Cardinal John Henry Newman's Exhumation Objectors
Professor Ian Ker
Oxford University, England

Healthy manhood at the service of the kingdom

Recently various newspapers have published articles on Venerable John Henry Newman, sowing doubts about his sexual inclination. The following is a clarification by Prof. Ian Ker, an eminent Newman scholar and Oxford University Professor.

The exhumation of Venerable John Henry Newman's body from his grave has led to calls in particular from the homosexual lobby that he should not be separated from his great friend and collaborator Fr. Ambrose St John, in whose grave Newman is buried in accordance with his own specific wishes.

The implication of these protests is clear: that Newman wished to be buried with his friend because, although no doubt chaste and celibate, nevertheless he had more than simply friendly feelings for St. John.

However, if wanting to be buried in the same grave as someone else indicates some kind of sexual love for the other person, then C.S. Lewis' brother Warnie, who is buried in the same grave in accordance with both brothers' wishes, must have had incestuous feelings for his brother.

Or again, G.K. Chesterton's devoted secretary, Dorothy Collins, whom he and his wife regarded as a daughter, while thinking it presumptuous to ask to be buried in the same grave as the Chestertons. nevertheless directed that she be cremated and that her ashes should be buried in the same grave. Does this mean that she had more than filial feelings for one or both of her employers?

Ambrose St. John was an extremely close friend of Newman. He had devoted himself for 30 years to the service of Newman, even asking if he might take a vow of obedience to him at his Confirmation, a request that was, of course, refused.

Newman blamed himself for his death, having asked him to translate the German theologian Joseph Fessler's important book on infallibility in the wake of the First Vatican Council, a last labour of love that had proved too much for him, overworked as he already was.

In his dark last days as an Anglican, Newman said that Ambrose St. John had come to him "as Ruth to Naomi". After joining Newman's semi-monastic community at Littlemore outside Oxford, he had remained as Newman's closest supporter all through the difficulties of founding the Oratory of St. Philip Neri in England and all through Newman's many subsequent trials and tribulations as a Catholic.

In his Apologia pro Vita sue, Newman "with great reluctance" mentions that at the time of his first religious conversion when he was 15 he became convinced that "it would be the will of God that I should lead a single life".

For the next 14 years, "with the break of a month now and then", and then continuously, he believed that his "calling in life would require such a sacrifice".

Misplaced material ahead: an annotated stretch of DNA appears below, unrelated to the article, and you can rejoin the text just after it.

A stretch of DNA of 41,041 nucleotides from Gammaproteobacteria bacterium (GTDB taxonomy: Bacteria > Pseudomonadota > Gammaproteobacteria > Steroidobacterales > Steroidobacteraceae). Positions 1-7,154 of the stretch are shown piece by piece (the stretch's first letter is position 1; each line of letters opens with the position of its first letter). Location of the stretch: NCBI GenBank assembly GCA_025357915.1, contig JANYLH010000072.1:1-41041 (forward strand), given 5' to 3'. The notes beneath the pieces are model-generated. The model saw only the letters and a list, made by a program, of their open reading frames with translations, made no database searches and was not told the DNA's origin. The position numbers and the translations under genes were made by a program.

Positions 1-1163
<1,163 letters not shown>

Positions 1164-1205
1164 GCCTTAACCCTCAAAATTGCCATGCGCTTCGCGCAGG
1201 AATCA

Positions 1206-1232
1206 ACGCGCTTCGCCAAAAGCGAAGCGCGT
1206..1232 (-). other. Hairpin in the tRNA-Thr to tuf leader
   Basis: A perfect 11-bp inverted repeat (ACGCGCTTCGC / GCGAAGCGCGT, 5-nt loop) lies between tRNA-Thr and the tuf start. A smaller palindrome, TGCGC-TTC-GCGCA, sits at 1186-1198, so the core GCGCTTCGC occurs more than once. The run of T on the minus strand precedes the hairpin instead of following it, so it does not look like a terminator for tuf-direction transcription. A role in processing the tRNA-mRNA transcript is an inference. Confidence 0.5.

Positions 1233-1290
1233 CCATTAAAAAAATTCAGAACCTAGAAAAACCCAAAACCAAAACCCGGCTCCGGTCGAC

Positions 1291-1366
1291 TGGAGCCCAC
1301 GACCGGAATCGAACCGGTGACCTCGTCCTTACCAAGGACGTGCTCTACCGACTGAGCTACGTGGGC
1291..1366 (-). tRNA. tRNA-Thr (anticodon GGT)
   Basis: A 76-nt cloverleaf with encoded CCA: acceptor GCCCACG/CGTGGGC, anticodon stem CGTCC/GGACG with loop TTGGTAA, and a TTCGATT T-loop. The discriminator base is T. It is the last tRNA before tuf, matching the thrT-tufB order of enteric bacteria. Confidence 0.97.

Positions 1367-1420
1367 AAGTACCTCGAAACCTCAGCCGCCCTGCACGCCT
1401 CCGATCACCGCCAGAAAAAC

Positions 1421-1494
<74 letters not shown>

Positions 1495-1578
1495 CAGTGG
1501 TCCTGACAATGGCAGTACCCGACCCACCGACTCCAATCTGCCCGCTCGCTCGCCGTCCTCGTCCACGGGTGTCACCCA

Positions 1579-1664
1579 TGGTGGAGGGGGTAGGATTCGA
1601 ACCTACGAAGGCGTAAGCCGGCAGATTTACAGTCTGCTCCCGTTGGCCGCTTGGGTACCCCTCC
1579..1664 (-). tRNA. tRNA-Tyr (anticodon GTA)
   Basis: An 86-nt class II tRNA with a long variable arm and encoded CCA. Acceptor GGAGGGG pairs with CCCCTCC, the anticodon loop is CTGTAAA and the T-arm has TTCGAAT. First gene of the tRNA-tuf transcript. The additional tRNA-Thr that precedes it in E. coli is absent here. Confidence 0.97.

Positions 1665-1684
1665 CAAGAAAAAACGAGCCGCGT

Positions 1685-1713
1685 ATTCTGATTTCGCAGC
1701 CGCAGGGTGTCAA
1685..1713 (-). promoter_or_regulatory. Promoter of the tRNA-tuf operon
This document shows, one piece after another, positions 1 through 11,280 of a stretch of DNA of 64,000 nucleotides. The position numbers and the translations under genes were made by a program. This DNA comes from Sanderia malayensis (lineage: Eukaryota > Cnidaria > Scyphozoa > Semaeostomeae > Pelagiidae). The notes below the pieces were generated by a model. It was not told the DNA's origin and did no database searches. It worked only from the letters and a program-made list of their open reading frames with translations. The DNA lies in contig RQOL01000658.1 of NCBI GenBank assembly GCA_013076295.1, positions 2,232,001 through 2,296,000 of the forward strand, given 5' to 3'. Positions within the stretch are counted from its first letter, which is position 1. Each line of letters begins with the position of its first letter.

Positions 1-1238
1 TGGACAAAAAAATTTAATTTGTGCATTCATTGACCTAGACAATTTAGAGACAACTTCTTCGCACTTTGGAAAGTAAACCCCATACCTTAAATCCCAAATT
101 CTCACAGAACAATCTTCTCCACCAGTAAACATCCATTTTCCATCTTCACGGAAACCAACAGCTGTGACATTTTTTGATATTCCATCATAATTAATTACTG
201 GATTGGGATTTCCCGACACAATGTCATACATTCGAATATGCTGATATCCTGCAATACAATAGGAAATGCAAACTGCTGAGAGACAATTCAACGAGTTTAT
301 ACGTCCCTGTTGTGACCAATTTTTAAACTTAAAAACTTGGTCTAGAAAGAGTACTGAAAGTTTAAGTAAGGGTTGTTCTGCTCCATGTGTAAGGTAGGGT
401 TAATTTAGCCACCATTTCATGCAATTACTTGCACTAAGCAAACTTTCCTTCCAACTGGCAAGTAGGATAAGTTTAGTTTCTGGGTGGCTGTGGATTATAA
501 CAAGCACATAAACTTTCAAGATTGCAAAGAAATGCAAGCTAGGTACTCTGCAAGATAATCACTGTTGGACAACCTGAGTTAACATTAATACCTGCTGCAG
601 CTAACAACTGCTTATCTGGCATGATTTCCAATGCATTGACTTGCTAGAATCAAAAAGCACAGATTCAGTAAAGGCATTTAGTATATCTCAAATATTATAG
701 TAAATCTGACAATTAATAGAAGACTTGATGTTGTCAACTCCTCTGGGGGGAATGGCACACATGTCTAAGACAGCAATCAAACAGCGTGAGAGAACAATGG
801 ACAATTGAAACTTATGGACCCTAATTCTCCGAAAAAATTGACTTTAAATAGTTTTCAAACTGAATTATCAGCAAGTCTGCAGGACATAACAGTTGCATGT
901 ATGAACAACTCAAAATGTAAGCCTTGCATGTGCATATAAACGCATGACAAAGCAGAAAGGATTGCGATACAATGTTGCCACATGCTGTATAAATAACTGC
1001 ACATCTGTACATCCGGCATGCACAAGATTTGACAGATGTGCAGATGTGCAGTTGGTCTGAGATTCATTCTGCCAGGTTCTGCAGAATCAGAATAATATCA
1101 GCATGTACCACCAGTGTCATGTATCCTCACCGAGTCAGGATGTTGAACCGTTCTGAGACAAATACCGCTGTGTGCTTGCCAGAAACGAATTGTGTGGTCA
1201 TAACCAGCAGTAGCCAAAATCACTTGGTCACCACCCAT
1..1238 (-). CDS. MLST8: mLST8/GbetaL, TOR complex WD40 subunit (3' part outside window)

Needless to say, there were no "civil partnerships" between men then in what was still a Christian country where homosexual activity was punishable by imprisonment and was universally regarded as immoral. Newman, of course, is talking about marriage with a woman and the sacrifice that celibacy involved.

The only reason it could have been a sacrifice was because like any normal man Newman, wished to get married. But, although not belonging to a church where celibacy was the rule or even the ideal, Newman, steeped in Scripture as he was, knew the words of our Lord: "there are eunuchs who have made themselves that way for the sake of the kingdom of heaven".

Twenty five years after his youthful embrace of celibacy, we find Newman counting the cost, at the conclusion of the extraordinary account he wrote of his near fatal illness in Sicily in 1833: "The thought keeps pressing on me, while I write this, what am I writing it for?... Whom have I, whom can I have, who would take interest in it?... This is the sort of interest which a wife takes and none but she it is a woman's interest and that interest, so be it, shall never be taken in me.... And therefore I willingly give up the possession of that sympathy, which I feel is not, cannot be, granted to me. Yet, not the less do I feel the need of it".

In these moving sentences, written while he was still a clergyman of the Church of England and fully entitled to marry, we see Newman's total commitment to the life of virginity to which he felt unmistakably called, but yet we can also feel the deep pain he experienced in sacrificing the love of a woman in marriage.

Finally, what should be said to those who think Newman's wishes should be honoured and that Ambrose St. John's remains should be removed with his?

Throughout his life as a Catholic. Newman always insisted that whatever he wrote he wrote under the correction of Holy Mother Church. That was his constant refrain. If the Church decrees that his remains should be removed to a church, then Newman's undoubted response would be that of his last testament. like everything else he wrote, he wrote under correction of higher authority.

And if that higher authority decrees that his body be removed and that of his friend left, then Newman would say without hesitation, "so be it".
 


Taken from:
L'Osservatore Romano
Weekly Edition in English
3 September 2008, page 3

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